The Chainlink

I'd love to see the steeds that you are all riding.  I see a mixture of different bikes on my way to work, from the carbon roadie, to the purpose driven MTB, and the old steel classics.  What are you riding?  What's your favorite feature about it?

I'll start:

My normal ride is my Trek 3500, I wanted an entry level disc brake bike for just commuting purposes.  I installed the Planet Bike Cascadia fenders and roll with a PDW Radbot 1000 taillight and MagicShine 808E.  So far it has been a blast, the big tires soak up the bumps and jumps on the road and the suspension fork (although REALLY basic works well).  Aptly named Ronto.

The other ride is my fun ride and nice day commuter.  For a while it was my only bike until I realized that the winter would suck on a skinny tired road bike.  I don't have a picture but it is a Trek 1.5.  Both bought from VCC.

Lets see your ride and your ride's name!

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This is my 2010 WorkCycles Omafiets. 

  • lugged steel frame
  • Shimano 8-speed internal hub
  • roller brakes front and back
  • dynamo hub/lights front and back
  • 28-inch wheels, Schwalbe marathon tires
  • front and rear racks
  • rear wheel lock

I ride this every day, year-round.  I love this heavy bike like you would not believe. The ABUS lock adds another 5lbs. 

We're batting 100 here, all of these bikes so far are amazing in their own way. 

Yeah I love the vast differences on what people commute on.  Really cool to see what people use and what best suits each individual's purpose.  

I liked the LOTR reference on the one bike to rule them all...haha!

Here's my Jamis Nova, a 2001 model I think.  I got the frame/fork for free and pulled a bunch of parts over from my old Schwinn commuter.  It's a Reynolds 631 cyclocross frame with a super short wheelbase, so there's a lot of toe overlap, but it's fairly light and snappy, and fast enough for commuting.  It has different bars/stem and a different rear wheel since I took this pic.  I could probably shave some weight by replacing the steel fenders with aluminum or plastic, but I really like how they look, and the full coverage is nice.

some quick specs:

1" threadless Aheadset with 1-1/8" shim

Bontrager stem/Trek aluminum flat bars

105 square taper 175mm cranks, 42T ring, Shimano 16T freewheel, Surly Singleator

105 front hub, Wolber Alpine 32h rim

Surly flip/flop rear hub, Alex R390 32h rim

Deore V-brakes with BMX levers

Bontrager seatpost with Specialized MTB saddle

Topeak MTB rack and steel 3spd cruiser fenders

In 2012 I sold my beloved Nishiki Olympic to get another person on the road and bought myself a commuter. I had the idea of getting a dutch style bike with an internal hub and dynamo but my commute is 13-16 miles depending on the route. On The Route talked me out of the commuter. For a minute I thought it was bait and switch until I realized it was a much better idea. I went back the next day and bought a Trek 7.5fx and added fenders and a rack. Otherwise, its all stock.  I use Ortlieb back roller panniers and a Nightrider Lumina 350 light. There are rear blinkers on a pannier, the seat and  duck taped to my helmet. I am happy with whatever the city has to offer and can ride 50+ heading away from the urban veloland without feeling like I am working too hard.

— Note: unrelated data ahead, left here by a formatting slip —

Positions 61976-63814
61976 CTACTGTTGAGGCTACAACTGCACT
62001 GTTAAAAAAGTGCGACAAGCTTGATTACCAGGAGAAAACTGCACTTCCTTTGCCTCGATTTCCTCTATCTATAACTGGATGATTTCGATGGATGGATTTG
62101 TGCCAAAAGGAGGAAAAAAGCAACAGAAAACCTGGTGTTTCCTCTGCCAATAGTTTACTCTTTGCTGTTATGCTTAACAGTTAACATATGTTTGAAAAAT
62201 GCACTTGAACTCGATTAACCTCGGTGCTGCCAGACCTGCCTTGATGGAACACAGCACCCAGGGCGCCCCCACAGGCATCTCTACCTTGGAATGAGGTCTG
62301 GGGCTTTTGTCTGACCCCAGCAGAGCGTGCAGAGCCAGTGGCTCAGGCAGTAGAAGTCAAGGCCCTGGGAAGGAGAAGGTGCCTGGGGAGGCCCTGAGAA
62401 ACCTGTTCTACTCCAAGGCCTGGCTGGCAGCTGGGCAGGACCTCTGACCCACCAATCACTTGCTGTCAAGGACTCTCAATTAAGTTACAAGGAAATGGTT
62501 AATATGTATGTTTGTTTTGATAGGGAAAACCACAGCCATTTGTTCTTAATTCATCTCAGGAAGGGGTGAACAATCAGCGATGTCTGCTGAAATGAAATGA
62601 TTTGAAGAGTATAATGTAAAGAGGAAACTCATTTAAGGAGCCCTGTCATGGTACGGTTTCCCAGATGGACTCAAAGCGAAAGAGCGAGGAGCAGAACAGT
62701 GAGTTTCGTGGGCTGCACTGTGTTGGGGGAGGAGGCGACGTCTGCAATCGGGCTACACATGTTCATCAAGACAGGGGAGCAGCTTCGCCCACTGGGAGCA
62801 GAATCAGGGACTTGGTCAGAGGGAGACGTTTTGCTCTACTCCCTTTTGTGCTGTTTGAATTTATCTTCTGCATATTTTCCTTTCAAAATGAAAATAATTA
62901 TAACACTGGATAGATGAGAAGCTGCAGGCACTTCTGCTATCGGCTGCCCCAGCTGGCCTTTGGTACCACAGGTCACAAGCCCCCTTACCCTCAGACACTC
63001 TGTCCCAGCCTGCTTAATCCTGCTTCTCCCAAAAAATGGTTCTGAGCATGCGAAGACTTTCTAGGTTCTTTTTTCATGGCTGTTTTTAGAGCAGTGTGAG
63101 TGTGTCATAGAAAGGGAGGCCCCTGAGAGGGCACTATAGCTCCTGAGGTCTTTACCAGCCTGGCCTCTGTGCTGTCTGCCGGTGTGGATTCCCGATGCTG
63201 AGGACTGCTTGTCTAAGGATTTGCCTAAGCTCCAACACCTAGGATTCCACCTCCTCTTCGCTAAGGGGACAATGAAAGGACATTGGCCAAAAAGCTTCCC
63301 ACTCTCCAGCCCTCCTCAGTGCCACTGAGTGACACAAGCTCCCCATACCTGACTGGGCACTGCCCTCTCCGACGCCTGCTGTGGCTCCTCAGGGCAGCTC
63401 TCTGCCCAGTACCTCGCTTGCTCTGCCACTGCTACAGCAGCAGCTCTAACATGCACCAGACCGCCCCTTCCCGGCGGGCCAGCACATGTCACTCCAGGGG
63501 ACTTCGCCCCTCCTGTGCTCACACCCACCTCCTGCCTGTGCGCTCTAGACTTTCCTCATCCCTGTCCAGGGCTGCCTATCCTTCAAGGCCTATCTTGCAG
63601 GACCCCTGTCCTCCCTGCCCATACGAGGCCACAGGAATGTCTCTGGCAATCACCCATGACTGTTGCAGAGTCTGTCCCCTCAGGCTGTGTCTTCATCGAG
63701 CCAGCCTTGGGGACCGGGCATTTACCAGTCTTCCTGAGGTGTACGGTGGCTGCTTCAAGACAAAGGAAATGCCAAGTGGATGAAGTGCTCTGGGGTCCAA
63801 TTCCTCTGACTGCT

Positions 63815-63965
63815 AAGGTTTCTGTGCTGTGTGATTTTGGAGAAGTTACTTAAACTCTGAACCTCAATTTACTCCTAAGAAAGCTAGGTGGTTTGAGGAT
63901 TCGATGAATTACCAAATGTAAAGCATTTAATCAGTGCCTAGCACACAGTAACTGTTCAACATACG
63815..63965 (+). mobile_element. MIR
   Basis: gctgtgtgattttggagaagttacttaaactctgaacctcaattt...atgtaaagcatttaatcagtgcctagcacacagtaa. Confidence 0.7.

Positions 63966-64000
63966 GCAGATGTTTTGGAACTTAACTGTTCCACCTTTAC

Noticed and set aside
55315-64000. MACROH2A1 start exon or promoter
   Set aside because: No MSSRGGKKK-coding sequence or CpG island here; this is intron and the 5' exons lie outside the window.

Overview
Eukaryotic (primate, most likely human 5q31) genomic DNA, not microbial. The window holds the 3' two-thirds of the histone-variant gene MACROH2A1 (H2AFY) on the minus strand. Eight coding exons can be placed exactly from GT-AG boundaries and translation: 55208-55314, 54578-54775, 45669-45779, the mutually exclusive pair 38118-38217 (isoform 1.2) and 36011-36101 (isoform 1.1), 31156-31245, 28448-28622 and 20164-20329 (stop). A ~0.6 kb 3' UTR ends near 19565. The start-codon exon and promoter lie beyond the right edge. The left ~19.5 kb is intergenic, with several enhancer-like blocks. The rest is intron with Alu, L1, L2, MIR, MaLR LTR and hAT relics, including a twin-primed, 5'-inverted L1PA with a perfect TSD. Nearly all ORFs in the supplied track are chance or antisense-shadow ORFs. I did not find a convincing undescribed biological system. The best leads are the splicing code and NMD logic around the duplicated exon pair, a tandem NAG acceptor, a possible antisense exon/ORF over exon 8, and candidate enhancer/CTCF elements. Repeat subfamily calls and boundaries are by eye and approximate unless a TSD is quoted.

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Back in 2008 I went looking for a Trek 7.something after riding a friend's and ended up with a base LeMond for about the same price.  Got me hooked on drop bars, but it wasn't made for fenders and racks, which is how I ended up with a touring bike.  A Dutch bike would be a real drag on that long a commute.

That makes sense. I would have considered a touring bike like a Surly but the Trek, although not cheap, was less than the Surly. I already have a road bike that I like. Still, I regret not buying my cousin's Lemond when he decided to get something newer and shinier. I have heard nothing bad about the brand and the geometry is good for my short legs and arms.

Tricolor said:

Back in 2008 I went looking for a Trek 7.something after riding a friend's and ended up with a base LeMond for about the same price.  Got me hooked on drop bars, but it wasn't made for fenders and racks, which is how I ended up with a touring bike.  A Dutch bike would be a real drag on that long a commute.

My commuter/trainer/tri bike is a 2001 LeMond Buenos Aires. After my Xtracycle was stolen (incidentally, built off of a Trek 7.2FX), I converted it into my do-everything bike. Here's an old thread detailing how I made it commuter-ready (e.g., fenders, panniers, platform pedals over the Speedplay pedals) but still allow for aquick strip down for long training rides or triathlons. I've owned this bike since new, and dearly love everything about it.

Here's a pic from this spring, mixing some mid-distance tri training with commuting.

My Raleigh Grand Prix, 3-Speed Conversion with a Tartis-like (think about it) Frost River Saddle Bag. It simply gets me where I want to go, comfortably, and without any mechanical drama. New wheel set courtesy West Town Bikes. Hub Polishers and shellacked handlebar tape courtesy Blue City Cycles. Sunbeam cottered, pedal crank courtesy Working Bikes.

That is just so nice. 

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